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This is Fred Ball for Zions Bank, Speaking on Business.
Dr. Bryan Jepson, an emergency room physician, noticed there was something wrong with his young son. One of the first symptoms he noticed was that his son would not respond when he talked to him; he did not seem to want to share his world. Later, a clinical psychologist diagnosed the child's situation as autism.
Feeling apprehensive, Dr. Jepson began doing research on the common but unfamiliar disease. He discovered that autism was initially recognized although incorrectly classified as a psychological disorder in the early 1940s. In the 1960s, it was mistakenly referred to as Refrigerator Mother Syndrome because the unusual behavior was thought to be the result of cold, unfeeling mothers. Now autism is linked to environmental and genetic factors. With treatment, autism is no longer considered permanent impairment. There are possibilities for improvement.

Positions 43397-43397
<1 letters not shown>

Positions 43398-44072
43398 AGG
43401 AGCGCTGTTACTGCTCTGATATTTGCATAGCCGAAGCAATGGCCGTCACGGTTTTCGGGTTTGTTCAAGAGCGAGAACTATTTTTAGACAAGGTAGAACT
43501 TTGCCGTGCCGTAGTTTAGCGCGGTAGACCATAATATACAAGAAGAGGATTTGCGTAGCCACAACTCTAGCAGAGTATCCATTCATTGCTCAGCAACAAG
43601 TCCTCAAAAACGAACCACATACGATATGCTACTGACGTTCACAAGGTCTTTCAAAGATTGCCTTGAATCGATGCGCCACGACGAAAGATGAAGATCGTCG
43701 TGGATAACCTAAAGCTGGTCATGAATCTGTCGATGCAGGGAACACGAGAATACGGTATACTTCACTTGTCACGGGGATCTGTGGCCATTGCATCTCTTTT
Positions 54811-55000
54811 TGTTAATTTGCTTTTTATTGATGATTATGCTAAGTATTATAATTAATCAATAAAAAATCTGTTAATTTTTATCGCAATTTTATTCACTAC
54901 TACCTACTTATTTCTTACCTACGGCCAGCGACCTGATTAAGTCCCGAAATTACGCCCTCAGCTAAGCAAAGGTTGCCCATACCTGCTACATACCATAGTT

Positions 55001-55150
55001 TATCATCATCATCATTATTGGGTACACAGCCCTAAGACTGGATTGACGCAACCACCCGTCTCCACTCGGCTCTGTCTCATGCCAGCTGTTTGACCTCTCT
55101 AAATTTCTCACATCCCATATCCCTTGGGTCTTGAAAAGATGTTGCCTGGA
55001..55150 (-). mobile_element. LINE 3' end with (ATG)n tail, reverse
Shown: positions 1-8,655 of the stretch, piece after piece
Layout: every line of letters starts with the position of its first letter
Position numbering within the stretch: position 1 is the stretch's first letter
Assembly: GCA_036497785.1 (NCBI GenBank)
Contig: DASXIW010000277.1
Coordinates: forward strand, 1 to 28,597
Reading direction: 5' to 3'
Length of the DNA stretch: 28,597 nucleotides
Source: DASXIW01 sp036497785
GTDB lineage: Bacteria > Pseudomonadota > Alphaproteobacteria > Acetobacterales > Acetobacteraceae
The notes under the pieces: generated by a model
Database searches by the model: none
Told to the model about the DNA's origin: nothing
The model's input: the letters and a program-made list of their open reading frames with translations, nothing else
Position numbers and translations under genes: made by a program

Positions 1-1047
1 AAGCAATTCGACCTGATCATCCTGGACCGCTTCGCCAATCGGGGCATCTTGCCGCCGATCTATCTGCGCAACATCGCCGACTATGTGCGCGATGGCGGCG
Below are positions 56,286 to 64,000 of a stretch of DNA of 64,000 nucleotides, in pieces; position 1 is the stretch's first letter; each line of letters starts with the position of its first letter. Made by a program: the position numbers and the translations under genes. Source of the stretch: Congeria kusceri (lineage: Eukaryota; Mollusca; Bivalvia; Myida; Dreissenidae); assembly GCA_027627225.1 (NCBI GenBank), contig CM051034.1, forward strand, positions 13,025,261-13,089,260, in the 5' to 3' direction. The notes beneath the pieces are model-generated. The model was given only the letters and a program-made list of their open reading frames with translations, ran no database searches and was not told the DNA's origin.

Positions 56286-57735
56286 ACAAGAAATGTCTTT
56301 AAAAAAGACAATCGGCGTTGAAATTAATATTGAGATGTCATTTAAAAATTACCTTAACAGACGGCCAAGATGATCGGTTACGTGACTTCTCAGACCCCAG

Dr. Jepson points out that the first thing most parents of autistic children notice is a delay in language skills. In fact some autistic children never talk. The other signs are social impairments and repetitive behaviors such as spinning or flapping of their hands. The incidence of autism is about 1 in 250.
Dr. Jepson believes autism is a community concern and more should be done to assist autistic children and their families before it becomes a significant social issue.
Having gained a knowledge of autism, Dr. Jepson recently opened the Children's Biomedical Center of Utah. The office, which is located at 880 E. 9400 South, serves to offer families of autistic children hope for potential improvement. Dr. Jepson said he opened the center because there was no centralized location in Utah to treat the children. Some families were flying out of state.
The center operates in a non-profit capacity in order to make treatment accessible for parents who may not have insurance or their policies may not cover services.
Dr. Jepson is currently working to expand the services of the Children's Biomedical Center of Utah to not only treat the medical aspects of autism but also the psychological.
For Zions Bank, I'm Fred Ball. I'm speaking on business.